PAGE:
Aging is Easier When You Build a Community

They say two heads are better than one. And the old adage of a village raising a child isn’t just made up. Building community is key to longevity, positivity and happiness, and overall health.

People need other people and that need couldn’t be more apparent than during the aging process. Aging is much like growing up. It’s uncharted territory fraught with new experiences and changes in the body. Unfortunately, experiencing aging alone is more common that we realized.

Aging Is Easier When You Build A Community

Aging Is Easier When You Build A Community

The U.S. Census Bureau reported 11 million or 28% of people aged 65 and older, lived alone in 2010. As spouses and family members age and die, the likelihood of living alone increases. Although living alone and spending time alone isn’t a problem in and of itself, it can lead to isolation, which can lead to depression.

Additional strains of loneliness include physical health decline, vulnerability to elder abuse, cognitive decline, high blood pressure, and pessimism about the future. Some experts point to these statistics as reasons for community care with other elders or co-housing.

So how do caregivers or individuals in the midst of aging create or find community? They build relationships and attachments to recurring activities and engagements.

We recommend starting small and branching out. Look around your neighborhood and see if there are opportunities for friendships with neighbors. Or beyond the fence-- go to your local senior center and try a new class.

Building habits around time spent with other people is crucial. The importance of that time can’t be stressed enough. Click here to watch one of our favorite examples of the beauty of community.

How have you seen community benefit the aging process?

How Seniors Can Age-In-Place Comfortably And Safely

How Seniors Can Age In Place Comfortably And Safely

How Seniors Can Age In Place Comfortably And Safely

Many seniors can continue to live vital and active lives well after retirement, but safety is always a concern when a senior is living alone. As our bodies age, the risk of falls, broken bones, and other injuries increases, and for some, staying in the home may not be feasible. This is especially true when the home contains stairs, clutter, or walkways that aren’t accessible to wheelchairs or walkers. That’s why it’s imperative for seniors to assess their home to see what dangers might be lurking, to repair or replace any broken appliances, and take a good look at what their needs will be in the coming years.

Here are some of the best tips for senior safety while aging-in-place.

Update

If you have lived in the same home for many years, it’s possible that several updates need to be made in the kitchen and bathroom areas. Take a look at appliances and fixtures such as the stove, refrigerator, and bathtub and consider replacing worn-out technology with newer models. Many appliances now come with “smart” features--such as alarms and automatic shutoff--that would be extremely helpful for a senior. As for the bathroom, add non-slip rubber mats to the floor and tub, as well as a safety bar and shower seat.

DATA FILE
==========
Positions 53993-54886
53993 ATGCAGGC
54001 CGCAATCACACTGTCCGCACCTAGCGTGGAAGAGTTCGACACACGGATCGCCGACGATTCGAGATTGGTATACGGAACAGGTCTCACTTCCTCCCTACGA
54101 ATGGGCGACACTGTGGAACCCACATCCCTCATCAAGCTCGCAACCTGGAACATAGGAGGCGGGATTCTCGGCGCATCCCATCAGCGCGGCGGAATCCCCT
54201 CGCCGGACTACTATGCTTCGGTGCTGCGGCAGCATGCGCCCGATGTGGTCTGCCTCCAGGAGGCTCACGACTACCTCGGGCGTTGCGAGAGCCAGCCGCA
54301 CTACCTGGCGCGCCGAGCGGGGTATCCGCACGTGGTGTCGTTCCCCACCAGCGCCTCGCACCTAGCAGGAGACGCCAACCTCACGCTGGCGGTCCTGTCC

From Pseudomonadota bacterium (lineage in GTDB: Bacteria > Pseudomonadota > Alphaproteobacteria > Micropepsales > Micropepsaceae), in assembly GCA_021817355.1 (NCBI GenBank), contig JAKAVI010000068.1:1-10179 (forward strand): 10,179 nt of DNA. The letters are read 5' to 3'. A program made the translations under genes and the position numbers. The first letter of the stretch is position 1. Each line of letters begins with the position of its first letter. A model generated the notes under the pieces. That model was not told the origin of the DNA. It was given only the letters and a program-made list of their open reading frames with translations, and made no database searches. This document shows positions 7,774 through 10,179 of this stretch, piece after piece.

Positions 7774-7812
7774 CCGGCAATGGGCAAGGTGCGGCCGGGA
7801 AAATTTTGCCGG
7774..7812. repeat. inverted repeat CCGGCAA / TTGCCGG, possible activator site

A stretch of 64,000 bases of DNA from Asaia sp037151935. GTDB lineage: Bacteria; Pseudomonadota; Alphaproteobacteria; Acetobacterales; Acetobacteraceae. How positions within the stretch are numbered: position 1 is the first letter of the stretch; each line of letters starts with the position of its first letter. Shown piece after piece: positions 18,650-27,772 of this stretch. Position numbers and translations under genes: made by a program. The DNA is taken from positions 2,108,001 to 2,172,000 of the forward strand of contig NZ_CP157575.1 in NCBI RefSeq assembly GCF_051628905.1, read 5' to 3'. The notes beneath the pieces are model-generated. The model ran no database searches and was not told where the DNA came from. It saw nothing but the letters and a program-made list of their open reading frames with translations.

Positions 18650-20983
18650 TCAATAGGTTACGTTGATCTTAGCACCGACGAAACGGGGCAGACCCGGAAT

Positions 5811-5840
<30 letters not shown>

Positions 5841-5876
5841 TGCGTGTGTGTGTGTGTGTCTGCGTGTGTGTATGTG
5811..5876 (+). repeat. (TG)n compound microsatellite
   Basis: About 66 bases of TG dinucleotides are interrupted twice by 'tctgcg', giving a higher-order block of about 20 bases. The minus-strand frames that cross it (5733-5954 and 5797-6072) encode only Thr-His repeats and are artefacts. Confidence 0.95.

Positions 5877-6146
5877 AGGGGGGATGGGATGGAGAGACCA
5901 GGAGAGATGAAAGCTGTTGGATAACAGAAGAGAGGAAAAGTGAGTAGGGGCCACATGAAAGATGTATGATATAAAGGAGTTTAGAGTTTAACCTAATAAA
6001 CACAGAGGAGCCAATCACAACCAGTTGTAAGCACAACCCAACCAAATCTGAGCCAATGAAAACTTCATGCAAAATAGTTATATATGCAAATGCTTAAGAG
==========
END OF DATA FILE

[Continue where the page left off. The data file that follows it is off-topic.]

Assess

Take a look at your home through the eyes of an older version of yourself. Will you be able to climb the stairs easily, or navigate through walkways? Remove any clutter, old rugs with turned-up corners or slippery backs, and furniture that could provide a trip hazard. Add lighting to stairwells and main living areas to ensure visibility; nightlights are a wonderful tool to have in every room. It’s also a good idea to make sure bedrooms and bathrooms will be accessible from a wheelchair and that doorways are wide enough, especially in older homes.

Security and home safety

For peace of mind, it’s always nice to have door alarms or motion sensors on the property, but they can also be helpful in reminding you to lock up. Consider investing in an alarm service and having motion sensor lights installed around the perimeter, which will aid your vision at night.

It’s also a good idea to make sure there are up-to-date fire extinguishers in the kitchen and in any living space where there might be candles or smoking. Install carbon monoxide and smoke alarms in living spaces.

Consider getting a pet

Dogs and cats can be wonderful companions, and for seniors, they can also be service animals. These animals do much more than provide loyal company; they also help lower stress levels and can be extremely helpful for individuals living with dementia or Alzheimer’s disease.

Aging-in-place may seem like a big undertaking, but if you take it one step at a time and plan well, you might be able to stay in your own home for the rest of your days.

About the Author:  Caroline James is the co-founder of Elder Action, which aims to provide useful information to aging seniors.